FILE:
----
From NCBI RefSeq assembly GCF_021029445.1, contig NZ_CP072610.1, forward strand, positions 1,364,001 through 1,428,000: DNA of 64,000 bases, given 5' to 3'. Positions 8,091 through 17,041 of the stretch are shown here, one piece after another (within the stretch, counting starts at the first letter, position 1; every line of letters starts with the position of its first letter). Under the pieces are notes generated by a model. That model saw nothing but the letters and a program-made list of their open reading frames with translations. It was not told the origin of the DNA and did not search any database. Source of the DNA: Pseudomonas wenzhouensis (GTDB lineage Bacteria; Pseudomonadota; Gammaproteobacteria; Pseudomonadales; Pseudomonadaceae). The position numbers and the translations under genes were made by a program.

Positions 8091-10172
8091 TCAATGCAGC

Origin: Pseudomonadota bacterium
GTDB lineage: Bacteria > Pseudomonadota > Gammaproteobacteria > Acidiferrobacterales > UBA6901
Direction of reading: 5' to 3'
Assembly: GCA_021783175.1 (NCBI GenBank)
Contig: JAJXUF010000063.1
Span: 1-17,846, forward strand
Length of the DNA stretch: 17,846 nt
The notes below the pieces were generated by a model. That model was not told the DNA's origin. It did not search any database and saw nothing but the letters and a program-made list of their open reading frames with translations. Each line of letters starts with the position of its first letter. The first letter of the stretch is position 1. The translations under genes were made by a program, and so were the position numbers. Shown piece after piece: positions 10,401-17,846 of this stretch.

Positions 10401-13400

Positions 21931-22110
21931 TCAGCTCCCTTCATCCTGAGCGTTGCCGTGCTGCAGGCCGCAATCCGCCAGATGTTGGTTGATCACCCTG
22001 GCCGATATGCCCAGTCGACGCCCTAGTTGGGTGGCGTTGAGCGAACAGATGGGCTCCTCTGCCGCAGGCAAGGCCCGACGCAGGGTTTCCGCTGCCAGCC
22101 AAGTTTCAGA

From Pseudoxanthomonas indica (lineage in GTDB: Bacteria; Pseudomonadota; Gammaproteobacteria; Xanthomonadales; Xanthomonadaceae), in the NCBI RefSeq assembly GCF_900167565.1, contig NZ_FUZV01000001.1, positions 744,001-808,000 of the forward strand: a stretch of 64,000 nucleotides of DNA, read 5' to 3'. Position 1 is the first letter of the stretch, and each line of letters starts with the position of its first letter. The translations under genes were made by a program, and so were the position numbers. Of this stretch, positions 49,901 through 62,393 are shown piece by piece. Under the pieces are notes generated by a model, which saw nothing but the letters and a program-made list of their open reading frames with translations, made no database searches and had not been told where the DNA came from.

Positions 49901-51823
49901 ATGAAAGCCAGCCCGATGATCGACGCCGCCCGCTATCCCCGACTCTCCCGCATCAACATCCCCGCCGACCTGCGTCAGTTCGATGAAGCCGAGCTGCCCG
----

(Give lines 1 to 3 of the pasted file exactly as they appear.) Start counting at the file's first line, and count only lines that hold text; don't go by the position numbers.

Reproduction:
From NCBI RefSeq assembly GCF_021029445.1, contig NZ_CP072610.1, forward strand, positions 1,364,001 through 1,428,000: DNA of 64,000 bases, given 5' to 3'. Positions 8,091 through 17,041 of the stretch are shown here, one piece after another (within the stretch, counting starts at the first letter, position 1; every line of letters starts with the position of its first letter). Under the pieces are notes generated by a model. That model saw nothing but the letters and a program-made list of their open reading frames with translations. It was not told the origin of the DNA and did not search any database. Source of the DNA: Pseudomonas wenzhouensis (GTDB lineage Bacteria; Pseudomonadota; Gammaproteobacteria; Pseudomonadales; Pseudomonadaceae). The position numbers and the translations under genes were made by a program.

Positions 8091-10172
8091 TCAATGCAGC